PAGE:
According to the Kurgan Hypothesis the Yamna culture, known from the way they buried their dead and their other cultural artifacts most likely represents the Proto-Indo-European society. As you can see from the map other than two seas to the south they have few barriers surrounding them so it’s likely that they were influenced by and influenced their neighbors greatly. Indeed the Proto-Uralic people which bordered them to the North have a number of loan words in their language from the Proto-Indo-Europeans. To the East lies more people of the steppes possibly the later Altaic peoples but this is uncertain, to the south are the peoples of the Caucuses and to the West lays the Cucuteni-Trypillian Culture. There is evidence not only of extensive trade between the Proto-Indo-Europeans but that for thousands of years they shared some of the same territory.

The Cucuteni-Trypillian Culture had massive cities for their time with some as large as those of the Fertile Crescent. The Yamna and the Cutcuteni-Trypillian cultures began to live side by side around 4500 BC. It’s important to remember that at this time there likely weren’t borders in the sense that we have to day so communities of peoples from different cultures would have traveled side by side. Over time the successors to the Yamna seem to have become more dominate, however while the Cutcuteni-Trypillian built walls there are no real signs of a major conflict and their culture didn’t fade away until 2,750 BC. This means that they and the Proto-Indo-Europeans lived side by side for 1,750 years. Hardly what one would expect if the Yamna were a purely warrior culture bent on conquest and the Cutcuteni-Trypillian were purely peaceful.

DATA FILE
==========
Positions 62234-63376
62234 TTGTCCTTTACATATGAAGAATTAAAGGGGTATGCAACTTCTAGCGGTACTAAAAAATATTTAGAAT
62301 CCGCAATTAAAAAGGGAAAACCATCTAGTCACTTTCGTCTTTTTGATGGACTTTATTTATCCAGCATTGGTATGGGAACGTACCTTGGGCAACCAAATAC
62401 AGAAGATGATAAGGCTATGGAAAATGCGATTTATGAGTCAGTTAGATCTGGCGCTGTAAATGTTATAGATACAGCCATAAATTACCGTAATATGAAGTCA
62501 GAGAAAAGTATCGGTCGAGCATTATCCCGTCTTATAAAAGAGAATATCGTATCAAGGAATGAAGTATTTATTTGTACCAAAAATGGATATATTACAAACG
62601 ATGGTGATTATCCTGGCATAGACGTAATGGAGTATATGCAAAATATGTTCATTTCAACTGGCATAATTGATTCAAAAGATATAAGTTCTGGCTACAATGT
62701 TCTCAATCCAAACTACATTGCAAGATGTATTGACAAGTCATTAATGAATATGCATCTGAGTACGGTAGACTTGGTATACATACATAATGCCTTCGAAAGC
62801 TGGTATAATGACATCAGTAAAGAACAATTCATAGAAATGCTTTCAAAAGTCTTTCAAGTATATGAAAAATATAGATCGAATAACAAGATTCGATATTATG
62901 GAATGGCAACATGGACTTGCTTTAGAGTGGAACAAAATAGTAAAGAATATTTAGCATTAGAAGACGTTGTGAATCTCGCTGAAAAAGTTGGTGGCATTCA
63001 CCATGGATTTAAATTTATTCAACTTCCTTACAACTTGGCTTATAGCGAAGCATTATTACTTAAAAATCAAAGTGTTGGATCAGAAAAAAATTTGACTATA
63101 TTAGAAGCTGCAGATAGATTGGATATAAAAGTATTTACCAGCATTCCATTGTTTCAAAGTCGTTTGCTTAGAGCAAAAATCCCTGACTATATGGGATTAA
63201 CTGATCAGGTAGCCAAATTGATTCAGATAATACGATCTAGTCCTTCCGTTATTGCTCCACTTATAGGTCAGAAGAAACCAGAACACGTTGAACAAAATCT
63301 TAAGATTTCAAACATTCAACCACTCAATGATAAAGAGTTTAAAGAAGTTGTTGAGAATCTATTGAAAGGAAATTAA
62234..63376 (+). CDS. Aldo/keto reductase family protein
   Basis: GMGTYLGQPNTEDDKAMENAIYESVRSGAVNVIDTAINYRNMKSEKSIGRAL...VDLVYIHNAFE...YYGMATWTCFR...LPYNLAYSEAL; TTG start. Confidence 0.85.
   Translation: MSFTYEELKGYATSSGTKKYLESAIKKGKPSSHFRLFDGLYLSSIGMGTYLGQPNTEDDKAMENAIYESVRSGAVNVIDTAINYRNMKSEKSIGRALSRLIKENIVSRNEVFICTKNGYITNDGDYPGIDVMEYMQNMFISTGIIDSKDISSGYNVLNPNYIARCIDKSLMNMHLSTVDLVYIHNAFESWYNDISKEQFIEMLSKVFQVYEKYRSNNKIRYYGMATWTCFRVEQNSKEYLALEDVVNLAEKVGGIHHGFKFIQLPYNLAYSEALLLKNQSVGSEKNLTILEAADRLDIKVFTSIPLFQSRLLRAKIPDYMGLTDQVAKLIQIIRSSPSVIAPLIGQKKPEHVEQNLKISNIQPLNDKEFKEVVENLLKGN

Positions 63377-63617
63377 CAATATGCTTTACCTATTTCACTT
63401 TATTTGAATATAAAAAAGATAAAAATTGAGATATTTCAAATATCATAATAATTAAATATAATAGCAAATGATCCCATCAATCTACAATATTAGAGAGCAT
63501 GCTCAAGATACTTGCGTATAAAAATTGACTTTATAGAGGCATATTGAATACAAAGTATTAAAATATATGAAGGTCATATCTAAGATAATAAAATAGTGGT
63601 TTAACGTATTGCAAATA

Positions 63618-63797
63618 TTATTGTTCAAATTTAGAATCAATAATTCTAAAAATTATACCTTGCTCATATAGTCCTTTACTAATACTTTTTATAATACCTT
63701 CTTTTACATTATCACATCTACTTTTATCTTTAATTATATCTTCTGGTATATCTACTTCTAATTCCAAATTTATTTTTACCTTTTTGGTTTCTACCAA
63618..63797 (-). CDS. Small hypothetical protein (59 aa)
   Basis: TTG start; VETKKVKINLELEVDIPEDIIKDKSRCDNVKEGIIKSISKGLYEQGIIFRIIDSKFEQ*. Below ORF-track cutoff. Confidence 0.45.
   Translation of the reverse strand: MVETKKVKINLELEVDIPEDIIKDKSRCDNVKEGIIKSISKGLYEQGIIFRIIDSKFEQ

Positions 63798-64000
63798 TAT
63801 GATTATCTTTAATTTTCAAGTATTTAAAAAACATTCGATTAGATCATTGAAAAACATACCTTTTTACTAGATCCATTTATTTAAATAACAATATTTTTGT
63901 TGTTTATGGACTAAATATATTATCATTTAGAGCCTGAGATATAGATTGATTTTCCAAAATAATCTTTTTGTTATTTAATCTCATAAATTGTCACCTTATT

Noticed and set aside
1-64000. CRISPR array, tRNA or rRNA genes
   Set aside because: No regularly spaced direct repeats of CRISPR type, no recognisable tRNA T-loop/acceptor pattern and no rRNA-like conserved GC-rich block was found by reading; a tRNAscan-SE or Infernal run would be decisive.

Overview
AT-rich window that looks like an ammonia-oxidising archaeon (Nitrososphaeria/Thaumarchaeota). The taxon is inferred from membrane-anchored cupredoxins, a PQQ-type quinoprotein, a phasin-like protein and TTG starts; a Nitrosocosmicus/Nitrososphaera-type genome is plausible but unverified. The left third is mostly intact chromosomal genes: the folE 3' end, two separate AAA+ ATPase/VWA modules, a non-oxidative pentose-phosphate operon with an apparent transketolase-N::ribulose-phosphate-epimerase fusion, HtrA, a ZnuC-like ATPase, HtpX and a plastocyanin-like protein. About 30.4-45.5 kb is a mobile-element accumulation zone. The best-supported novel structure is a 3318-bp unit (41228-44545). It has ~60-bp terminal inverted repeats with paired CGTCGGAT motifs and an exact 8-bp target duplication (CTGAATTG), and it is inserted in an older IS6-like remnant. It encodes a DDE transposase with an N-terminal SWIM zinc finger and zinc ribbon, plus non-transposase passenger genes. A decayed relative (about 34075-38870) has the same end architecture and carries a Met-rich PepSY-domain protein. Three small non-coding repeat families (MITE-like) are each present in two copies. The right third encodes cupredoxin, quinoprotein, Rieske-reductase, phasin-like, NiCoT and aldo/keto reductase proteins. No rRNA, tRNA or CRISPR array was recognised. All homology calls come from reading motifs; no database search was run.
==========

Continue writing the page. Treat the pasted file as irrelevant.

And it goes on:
The extensive amount of time that the two cultures had in contact with each other is likely to have influenced the later Indo-European Cultures. Indeed similar contact such as the ones between the Romans and the Germans for example ended with the Germanic people adopting Roman Christianity. The Romans before this adopted a number of Etruscan religious and cultural ideas and for centuries after they defeated the Etruscans some Roman nobles still proudly proclaimed that they were related to Etruscans. The Greeks adopted many elements from their neighbors to the near east and the chief deity of the Norse and Germanic peoples adopted many elements from the Uralic people. Yet all of these people fought a number of wars with and occasionally eliminated the societies of the peoples they emulated all together. So while it’s impossible to say of how much of the Cutcuteni-Trypillian culture the Proto-Indo-Europeans would have adopted given that they left no written records to indicate what they believed the written history that we can surmise or read of the Indo-Europeans in Europe seems to indicate that they adopted a lot of cultural elements from their neighbors.



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1 comments:

proto87 said...

My post on Dānu, the Indo-European River Goddess and rivers around the Black Sea/Caspian region that arenamed after the deity.